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Discussion Starter #1
From the Reba manual: "More negative air pressure results in a suspension set-up that is more active, especially to small bump input."

As far as I understand, that would be wrong.

What the negative pressure does, is that it strives to compress the fork. With higher negative pressure, the spring curve will start at a smaller force, and then go up to about the same bottom-out point as with a lower pressure, but through a steeper curve. A smaller force will be required to start compressing it from unloaded. And the fork will get more sag.

Now, when you sit on the bike and get that bigger sag, you will be at a steeper point on the spring curve. Therefore, when you hit a bump the fork will not compress as easily. It will be less active. Not more active.

So, if you want a "plusher" ride, you want a smaller negative pressure. Not a bigger. If you then want to maintain 20% sag, you need to decrease the positive pressure as well. Because it's not possible to maintain both the sag and the bottom-out force, and get a more active set-up. You have to compromise at least one of them.

Currently riding my own Reba at 100 pos, 80 neg (160 lbs), and still experimenting.

Should I contact RockShox for an explanation, or did I get something wrong? :)
 

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No, that's not phonetic
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I run 10 psi more negative pressure than positive and do find RS's recommendation does improve plushness, and here's why:

When climbing or any time that the sag weight on the fork is reduced, the fork tops out when you are running low negative pressures. To reestablish sag, you have to overcome the "preload" that the positive spring now creates. With a high negative pressure, the fork is always held in a near-sagged state and there is no sensation of topout thumps even when climbing with the fork extended or when rolling through whoops.

Otherwise I agree with your assessment.
 

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Discussion Starter #3
If the fork is topping out, then indeed there may be too little sag. Like in the red curve in my first pic. But like I mentioned, you will want to decrease positive pressure too. Like in the pic below.

Either way, that's not what RockShox is talking about. They talk about the small bump input and "bobbing", which is about spring curve steepness, and not about avoiding top-out. They go on in the manual: "Less negative air pressure results in a suspension setup that does not move or 'bob' under rider input or small bumps".
 

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No, that's not phonetic
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I was adressing your plots above. Now you are showing a drop in the positive pressure too. I can't do this because the fork rides too low under heavy braking, etc. Too divey, bottoms too easily. I like a bit of mid- to late-stroke ramp up which the higher pressure provides. I also use quite a bit of negative pressure to still get it to sag nicely. It is the ability to control late-travel behavior (seemingly) independently of sag which is so cool about pos/neg chambers (though not truly independently as you have pointed out: I use the steeper overall curve). It does sound like the marketing arm at RS went to town on the tech descriptions though.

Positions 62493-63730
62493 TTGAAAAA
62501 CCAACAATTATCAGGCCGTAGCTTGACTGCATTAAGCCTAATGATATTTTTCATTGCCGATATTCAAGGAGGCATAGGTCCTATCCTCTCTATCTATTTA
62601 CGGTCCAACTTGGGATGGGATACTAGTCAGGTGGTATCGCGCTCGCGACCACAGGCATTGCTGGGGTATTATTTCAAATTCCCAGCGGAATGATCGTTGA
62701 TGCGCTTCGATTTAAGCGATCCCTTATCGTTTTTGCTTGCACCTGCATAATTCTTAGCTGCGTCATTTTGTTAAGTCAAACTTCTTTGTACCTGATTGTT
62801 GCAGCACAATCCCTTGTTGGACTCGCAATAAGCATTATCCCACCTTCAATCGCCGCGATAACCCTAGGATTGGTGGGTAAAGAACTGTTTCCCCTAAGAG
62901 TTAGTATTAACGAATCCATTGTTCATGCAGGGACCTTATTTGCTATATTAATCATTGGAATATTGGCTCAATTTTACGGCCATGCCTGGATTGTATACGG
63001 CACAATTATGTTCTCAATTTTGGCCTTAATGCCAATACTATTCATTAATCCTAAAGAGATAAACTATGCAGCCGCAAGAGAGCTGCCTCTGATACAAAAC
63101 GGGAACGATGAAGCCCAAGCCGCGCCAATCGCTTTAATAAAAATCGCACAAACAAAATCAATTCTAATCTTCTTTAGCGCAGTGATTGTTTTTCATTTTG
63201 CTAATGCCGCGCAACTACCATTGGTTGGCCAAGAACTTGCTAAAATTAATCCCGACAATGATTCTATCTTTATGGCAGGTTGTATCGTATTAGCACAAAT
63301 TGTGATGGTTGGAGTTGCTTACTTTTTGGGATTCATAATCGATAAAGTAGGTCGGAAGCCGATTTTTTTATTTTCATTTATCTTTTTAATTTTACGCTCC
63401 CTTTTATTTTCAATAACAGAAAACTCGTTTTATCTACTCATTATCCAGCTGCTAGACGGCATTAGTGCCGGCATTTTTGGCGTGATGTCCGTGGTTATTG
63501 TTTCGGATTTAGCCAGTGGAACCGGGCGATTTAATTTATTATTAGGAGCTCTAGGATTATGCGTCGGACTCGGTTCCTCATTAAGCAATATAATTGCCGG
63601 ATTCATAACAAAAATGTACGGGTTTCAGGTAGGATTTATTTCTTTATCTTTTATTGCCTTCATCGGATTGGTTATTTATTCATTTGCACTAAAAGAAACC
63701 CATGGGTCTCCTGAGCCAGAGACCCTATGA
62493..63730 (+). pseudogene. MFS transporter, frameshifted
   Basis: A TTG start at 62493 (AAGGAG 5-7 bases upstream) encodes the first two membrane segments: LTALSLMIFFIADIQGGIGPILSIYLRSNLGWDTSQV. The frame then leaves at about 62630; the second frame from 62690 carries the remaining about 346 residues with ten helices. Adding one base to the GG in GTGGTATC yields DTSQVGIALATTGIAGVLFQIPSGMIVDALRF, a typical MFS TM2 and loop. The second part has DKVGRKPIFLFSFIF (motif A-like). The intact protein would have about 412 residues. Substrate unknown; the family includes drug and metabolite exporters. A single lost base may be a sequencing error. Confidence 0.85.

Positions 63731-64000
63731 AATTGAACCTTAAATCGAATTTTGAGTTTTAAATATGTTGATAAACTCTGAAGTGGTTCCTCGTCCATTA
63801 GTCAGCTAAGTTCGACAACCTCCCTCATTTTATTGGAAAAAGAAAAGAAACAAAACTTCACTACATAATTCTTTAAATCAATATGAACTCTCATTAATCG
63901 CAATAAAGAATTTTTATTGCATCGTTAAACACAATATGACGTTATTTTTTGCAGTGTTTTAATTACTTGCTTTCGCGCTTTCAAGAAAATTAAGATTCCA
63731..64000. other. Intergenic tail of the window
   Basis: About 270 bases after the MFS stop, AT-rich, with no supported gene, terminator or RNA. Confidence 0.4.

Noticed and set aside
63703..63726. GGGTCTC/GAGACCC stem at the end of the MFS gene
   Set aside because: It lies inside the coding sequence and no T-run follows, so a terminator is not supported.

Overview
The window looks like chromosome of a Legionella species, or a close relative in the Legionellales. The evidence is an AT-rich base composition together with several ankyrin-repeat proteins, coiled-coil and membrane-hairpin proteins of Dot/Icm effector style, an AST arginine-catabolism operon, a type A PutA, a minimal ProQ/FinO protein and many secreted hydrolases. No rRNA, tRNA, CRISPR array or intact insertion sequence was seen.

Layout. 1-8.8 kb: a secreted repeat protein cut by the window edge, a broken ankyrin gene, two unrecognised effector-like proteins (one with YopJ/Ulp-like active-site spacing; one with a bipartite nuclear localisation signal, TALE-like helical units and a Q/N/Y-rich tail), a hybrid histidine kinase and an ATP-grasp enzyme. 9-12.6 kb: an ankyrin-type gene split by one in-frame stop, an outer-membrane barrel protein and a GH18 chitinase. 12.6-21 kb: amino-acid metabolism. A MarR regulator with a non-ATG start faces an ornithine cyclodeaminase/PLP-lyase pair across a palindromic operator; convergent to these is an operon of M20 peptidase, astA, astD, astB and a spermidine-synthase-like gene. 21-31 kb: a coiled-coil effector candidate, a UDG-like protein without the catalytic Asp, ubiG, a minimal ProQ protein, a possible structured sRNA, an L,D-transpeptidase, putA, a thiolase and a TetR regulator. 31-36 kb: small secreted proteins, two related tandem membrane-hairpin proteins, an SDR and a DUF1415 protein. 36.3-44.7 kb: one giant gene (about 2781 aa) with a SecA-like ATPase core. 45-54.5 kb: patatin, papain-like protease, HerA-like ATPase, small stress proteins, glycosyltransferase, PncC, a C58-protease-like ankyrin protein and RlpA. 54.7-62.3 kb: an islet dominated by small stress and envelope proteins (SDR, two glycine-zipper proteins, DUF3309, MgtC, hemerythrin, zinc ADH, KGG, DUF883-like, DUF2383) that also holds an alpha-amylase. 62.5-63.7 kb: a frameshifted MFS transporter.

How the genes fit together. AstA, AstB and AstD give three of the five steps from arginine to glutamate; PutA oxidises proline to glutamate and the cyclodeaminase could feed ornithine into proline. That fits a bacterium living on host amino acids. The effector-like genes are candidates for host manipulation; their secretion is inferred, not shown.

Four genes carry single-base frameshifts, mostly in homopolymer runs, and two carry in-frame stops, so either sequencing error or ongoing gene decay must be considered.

How do you generate your plots?
 

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hi i'm not tech minded and i'm 220 lbs but.....

if i put RS reco pressures in my reba race non u-turn i find that i cant get full travel ie the 100 mm.
so i have 125 psi in pos and 130 psi neg with a 1/4 turn from full clockwise on the rebound compression.
these settings are a good compromise but if i'm landing from a 2 foot drop off i find the fork really compresses which is slightly scary!
my priority is to have the fork plush out continous bumps. help!
 

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Discussion Starter #6
tscheezy said:
I was adressing your plots above. Now you are showing a drop in the positive pressure too. I can't do this because the fork rides too low under heavy braking, etc. Too divey, bottoms too easily. I like a bit of mid- to late-stroke ramp up which the higher pressure provides. I also use quite a bit of negative pressure to still get it to sag nicely. It is the ability to control late-travel behavior (seemingly) independently of sag which is so cool about pos/neg chambers (though not truly independently as you have pointed out: I use the steeper overall curve). It does sound like the marketing arm at RS went to town on the tech descriptions though.

How do you generate your plots?
I might send the question to them then.

It seems that the spring curve can be put pretty much anywhere on the chart, and be tilted to your preference. What you can't do, is to change the curve shape from that slight S-shape - you can't make it straighter or curvier. So if you want high bottom-out force and 20% sag, then you are going to have a steeper curve. Perhaps quite naturally.

About the plots:

I noted the pressures at unloaded and at sag by having the pump connected, measured the sag, estimated the relative piston area difference from the pics in the service manual, and entered it all to the relationships for gas pressure (p*V=n*R*T), force, and area. That way I got the effective chamber lengths and volumes, and the following formula, where P is unloaded pressure in psi, V is total chamber volume, L is unloaded chamber length, and X is travel:

F = ((Ppos*Vpos)/(Lpos-X) - (Pneg*Vneg)/(Lneg+X))/181 [N]
Vpos = 77,500 mm3
Vneg = 15,500 mm3
Lpos = 129 mm
Lneg = 30.4 mm

Which I put into Excel, and let it make smoothed plots.
 
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